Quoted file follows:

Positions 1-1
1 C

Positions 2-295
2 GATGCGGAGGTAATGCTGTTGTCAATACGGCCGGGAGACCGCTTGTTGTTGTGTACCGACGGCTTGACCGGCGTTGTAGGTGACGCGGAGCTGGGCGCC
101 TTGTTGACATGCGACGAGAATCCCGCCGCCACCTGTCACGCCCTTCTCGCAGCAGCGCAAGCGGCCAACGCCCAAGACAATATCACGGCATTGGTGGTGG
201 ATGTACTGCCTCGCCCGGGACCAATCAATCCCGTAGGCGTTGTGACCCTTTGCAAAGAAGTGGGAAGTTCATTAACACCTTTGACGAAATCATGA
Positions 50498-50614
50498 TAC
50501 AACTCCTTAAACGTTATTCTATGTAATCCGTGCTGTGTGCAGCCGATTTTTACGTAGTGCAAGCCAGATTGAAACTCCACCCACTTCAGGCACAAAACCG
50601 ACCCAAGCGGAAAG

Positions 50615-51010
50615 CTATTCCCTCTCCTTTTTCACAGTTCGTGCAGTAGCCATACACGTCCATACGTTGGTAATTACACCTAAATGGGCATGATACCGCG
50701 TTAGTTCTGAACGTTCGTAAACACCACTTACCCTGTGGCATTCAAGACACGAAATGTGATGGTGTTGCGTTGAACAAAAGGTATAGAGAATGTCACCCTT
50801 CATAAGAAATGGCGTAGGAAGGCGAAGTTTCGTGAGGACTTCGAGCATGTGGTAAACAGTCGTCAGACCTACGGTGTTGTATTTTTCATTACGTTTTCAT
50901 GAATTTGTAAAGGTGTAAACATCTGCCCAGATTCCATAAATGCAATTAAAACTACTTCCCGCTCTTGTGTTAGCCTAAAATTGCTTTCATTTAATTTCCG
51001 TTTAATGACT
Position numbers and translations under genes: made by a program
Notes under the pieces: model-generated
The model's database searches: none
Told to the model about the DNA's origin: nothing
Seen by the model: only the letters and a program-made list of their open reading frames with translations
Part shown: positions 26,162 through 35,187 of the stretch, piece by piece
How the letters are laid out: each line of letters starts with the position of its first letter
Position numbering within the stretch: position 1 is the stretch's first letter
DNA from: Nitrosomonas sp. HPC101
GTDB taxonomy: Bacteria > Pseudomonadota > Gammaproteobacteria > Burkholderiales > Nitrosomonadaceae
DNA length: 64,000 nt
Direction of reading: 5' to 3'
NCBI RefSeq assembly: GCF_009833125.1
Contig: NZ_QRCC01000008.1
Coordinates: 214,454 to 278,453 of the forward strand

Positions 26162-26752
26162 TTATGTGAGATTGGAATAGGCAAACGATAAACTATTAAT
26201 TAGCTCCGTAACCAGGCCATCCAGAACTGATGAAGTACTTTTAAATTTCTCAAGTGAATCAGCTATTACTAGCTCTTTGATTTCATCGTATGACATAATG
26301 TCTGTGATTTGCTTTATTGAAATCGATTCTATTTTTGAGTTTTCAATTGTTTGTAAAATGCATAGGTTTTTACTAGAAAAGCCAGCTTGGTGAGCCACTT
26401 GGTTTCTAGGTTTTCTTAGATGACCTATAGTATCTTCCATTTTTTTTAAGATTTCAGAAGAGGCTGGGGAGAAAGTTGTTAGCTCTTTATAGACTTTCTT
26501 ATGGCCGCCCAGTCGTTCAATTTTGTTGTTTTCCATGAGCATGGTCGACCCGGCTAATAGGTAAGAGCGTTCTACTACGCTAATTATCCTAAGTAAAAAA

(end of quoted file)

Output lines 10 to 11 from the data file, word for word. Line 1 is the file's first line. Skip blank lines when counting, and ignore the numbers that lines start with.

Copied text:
50601 ACCCAAGCGGAAAG

Positions 50615-51010